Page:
This was inevitable. I know I have done (read translated) this song to death, but I have two reasons to do it again, on this blog.
- Previosly I had only translated the mukhda, since that was the only part in Persian, and that was what people wanted to know (not that I know Persian, but I had read the translation on net before many around me did :P). Here, I can attempt the full song.
- This is a blog about Gulzar's songs, and this one is as awesome as they get.
Since I haven't watched the movie, I'll not go into the the background of, and intentions behind the song; and instead jump right to the translation part :)
Movie: Ghulami (1985)
Music Director: Lakshmikant-Pyarelal
Singers: Lata Mangeshkar, Shabbir Kumar
Lyrics, and translation
Zihal-e-muskeen maqun ba-ranjish,
Bahaal-e-hijra bechara dil hai
[[Word meanings (Persian to English): Zihal = To notice or see, Muskeen = Poor, Maqun = Do not,
Ba-ranjish = With enmity/anger, Bahaal = Recently, Hijr = Seperation
In Hindi: Is gareeb/laachaar (miskeen) dil ko jab dekho (zeehal), to gusse se (ba-ranjish) nahin (maqun),
is bechare dil ko haal hi mein (ba-haal) apne mehboob se judai (hijr) ka gham mila hai
In English: Don't look at this poor heart with enmity,
Sunaai deti hai jisaki dhaDakan
Tumhara dil ya hamara dil hai
[[I can only hear but two heartbeats - yours and mine
(Everything and everyone else fades into nothingness)]]
Wo aake pehloo mein aise baiThe
Ke shaam raNgeen ho gayi hai
Zaraa zaraa si khilii tabeeyat
Zaraa si gamgeen ho gayi hai
[[When he/she comes and sits by my side, the evening takes on a whole new color
There's a feeling of part happiness, and part melancholy.]]
Ajeeb hain dil ke dard yaaron
Na ho to mushkil hai jeena iska
Jo ho to har dard ek heera
Har ek gham hai nageen iska
[[There's a strange relationship between the heart and pain,
A heart without pain is as good as dead.
For the heart, every pain is like a diamond and grief is like its jewel]]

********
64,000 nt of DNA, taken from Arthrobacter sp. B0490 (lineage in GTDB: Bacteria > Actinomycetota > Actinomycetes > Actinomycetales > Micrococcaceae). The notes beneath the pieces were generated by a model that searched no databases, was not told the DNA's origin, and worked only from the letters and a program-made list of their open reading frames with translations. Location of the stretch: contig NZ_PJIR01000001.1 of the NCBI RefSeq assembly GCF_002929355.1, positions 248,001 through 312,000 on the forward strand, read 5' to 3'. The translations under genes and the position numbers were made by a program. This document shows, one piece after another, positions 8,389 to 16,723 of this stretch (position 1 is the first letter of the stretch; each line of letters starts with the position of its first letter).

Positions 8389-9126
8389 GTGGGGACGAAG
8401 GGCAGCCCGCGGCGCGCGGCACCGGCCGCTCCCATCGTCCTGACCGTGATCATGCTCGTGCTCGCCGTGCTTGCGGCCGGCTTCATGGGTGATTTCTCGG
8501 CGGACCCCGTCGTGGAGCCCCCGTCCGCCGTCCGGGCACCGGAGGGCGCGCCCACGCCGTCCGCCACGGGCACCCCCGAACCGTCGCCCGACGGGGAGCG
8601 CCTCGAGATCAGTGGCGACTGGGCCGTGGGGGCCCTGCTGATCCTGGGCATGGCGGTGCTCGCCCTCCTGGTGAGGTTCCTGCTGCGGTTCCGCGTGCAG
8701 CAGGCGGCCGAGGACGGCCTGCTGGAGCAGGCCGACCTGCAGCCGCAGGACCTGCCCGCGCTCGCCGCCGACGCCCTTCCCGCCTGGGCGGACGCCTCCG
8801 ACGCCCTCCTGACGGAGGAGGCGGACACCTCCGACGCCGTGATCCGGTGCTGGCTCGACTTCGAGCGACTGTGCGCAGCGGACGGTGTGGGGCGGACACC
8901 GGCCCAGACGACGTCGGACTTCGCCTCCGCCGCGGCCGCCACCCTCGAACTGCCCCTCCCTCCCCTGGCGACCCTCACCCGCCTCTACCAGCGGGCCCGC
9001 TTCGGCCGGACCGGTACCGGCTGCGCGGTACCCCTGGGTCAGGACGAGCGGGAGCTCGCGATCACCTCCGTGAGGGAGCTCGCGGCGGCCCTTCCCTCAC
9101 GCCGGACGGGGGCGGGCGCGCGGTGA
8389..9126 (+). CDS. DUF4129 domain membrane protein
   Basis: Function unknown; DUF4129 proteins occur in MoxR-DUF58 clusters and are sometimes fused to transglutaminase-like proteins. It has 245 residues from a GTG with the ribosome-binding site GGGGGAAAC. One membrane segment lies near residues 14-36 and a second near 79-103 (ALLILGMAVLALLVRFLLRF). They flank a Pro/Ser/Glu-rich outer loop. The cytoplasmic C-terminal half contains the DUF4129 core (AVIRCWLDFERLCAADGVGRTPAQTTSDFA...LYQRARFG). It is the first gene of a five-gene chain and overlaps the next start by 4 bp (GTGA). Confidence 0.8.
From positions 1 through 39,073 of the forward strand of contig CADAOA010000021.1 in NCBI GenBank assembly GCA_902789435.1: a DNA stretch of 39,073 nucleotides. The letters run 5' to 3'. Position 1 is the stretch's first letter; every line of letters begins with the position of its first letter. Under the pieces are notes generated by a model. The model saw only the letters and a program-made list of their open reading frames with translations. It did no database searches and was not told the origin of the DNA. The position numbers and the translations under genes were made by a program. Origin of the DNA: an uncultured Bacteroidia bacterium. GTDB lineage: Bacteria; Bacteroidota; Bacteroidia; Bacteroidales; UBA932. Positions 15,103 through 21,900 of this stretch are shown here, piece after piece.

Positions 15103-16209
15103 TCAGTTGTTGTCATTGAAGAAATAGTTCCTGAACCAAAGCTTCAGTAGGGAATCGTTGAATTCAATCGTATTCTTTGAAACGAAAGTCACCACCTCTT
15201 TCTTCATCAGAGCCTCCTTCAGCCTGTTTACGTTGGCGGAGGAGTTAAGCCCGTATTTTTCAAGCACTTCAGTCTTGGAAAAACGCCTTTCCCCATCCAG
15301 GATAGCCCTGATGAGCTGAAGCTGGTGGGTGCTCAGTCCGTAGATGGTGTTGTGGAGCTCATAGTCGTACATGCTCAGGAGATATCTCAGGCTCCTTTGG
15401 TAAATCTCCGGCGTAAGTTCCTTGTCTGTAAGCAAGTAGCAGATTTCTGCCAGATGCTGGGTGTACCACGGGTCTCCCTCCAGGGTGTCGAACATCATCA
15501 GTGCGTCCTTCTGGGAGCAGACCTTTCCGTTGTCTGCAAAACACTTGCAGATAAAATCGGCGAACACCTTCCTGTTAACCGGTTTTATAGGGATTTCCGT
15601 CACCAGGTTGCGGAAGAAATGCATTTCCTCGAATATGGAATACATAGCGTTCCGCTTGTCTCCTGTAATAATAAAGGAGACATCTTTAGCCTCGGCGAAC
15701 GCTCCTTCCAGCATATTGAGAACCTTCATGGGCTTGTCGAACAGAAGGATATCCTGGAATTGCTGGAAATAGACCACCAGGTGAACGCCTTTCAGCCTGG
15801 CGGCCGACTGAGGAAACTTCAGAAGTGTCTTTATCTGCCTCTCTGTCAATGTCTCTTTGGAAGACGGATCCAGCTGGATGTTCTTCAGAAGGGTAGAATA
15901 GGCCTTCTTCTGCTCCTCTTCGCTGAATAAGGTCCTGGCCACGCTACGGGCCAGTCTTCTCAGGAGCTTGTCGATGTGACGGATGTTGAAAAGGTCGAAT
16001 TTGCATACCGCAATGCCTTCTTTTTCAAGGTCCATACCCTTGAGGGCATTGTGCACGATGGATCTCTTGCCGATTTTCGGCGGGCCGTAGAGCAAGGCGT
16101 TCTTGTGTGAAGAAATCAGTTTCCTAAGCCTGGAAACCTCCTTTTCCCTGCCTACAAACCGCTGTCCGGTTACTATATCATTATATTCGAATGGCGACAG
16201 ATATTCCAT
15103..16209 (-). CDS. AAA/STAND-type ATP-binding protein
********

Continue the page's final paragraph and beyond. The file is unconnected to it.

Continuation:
Kabhi kabhi shaam aise Dhaltee hai
Jaise ghooNghaT utar raha hai
Tumhaare seene se uThta dhuaaN
Humaare dil se guzar raha hai
[[Sometimes, the sunset seems like a veil is coming off
And I can feel the smoke rising from your bosom, wafting through my heart
(I feel the same emotions that you are feeling)]]
Ye sharm hai ya hayaa hai kya hai
Nazar uThaate hi jhuk gayi hai
tumhaari palakoN se girke shabanam
hamaari aaNkhoN meiN ruk gayi hai
[[Is this embarrassment or demureness that's making you cast your eyes down?
I've caught with my eyes, the droplet that fell from your eyelids]]
Points to ponder
1. In para "Ajeeb hain dil ke dard...", he's perhaps talking about the pain caused by love. The moments of love, even when they cause pain, are invaluable like diamonds and other such jewels.
2. The line "Kabhi kabhi shaam aise dhalti hai jaise ghoonghat utar raha hai" holds a special imagery, since a Hindu bride's dress is usually some shade of red, just like the the various shades of red at evening. In continuation, the next line could mean that "On such evenings, I know you're also thinking about our future together".
3. In the last para, the line "Tumhari palkon se gir ke shabnam...", could mean "I have kept your dreams in my eyes, and they're now my dreams as well."
4. The mukhda of the song is inspired by the a poem by Amir Khusro. The first few lines of which are,
"zihaal-e-miskeen mukon taghaful,
doraaye nainaan banaye batyaan
ke taab-e-hijraah nadarum-e-jaan,
na laihyo kaahe lagaye chatyaan"
Meaning, "Do not overlook my misery, by fluttering your eyes, and weaving tales; My patience has over-brimmed. O sweetheart, why do you not take me to your bosom?" (Source - Also find the full poem and translation here)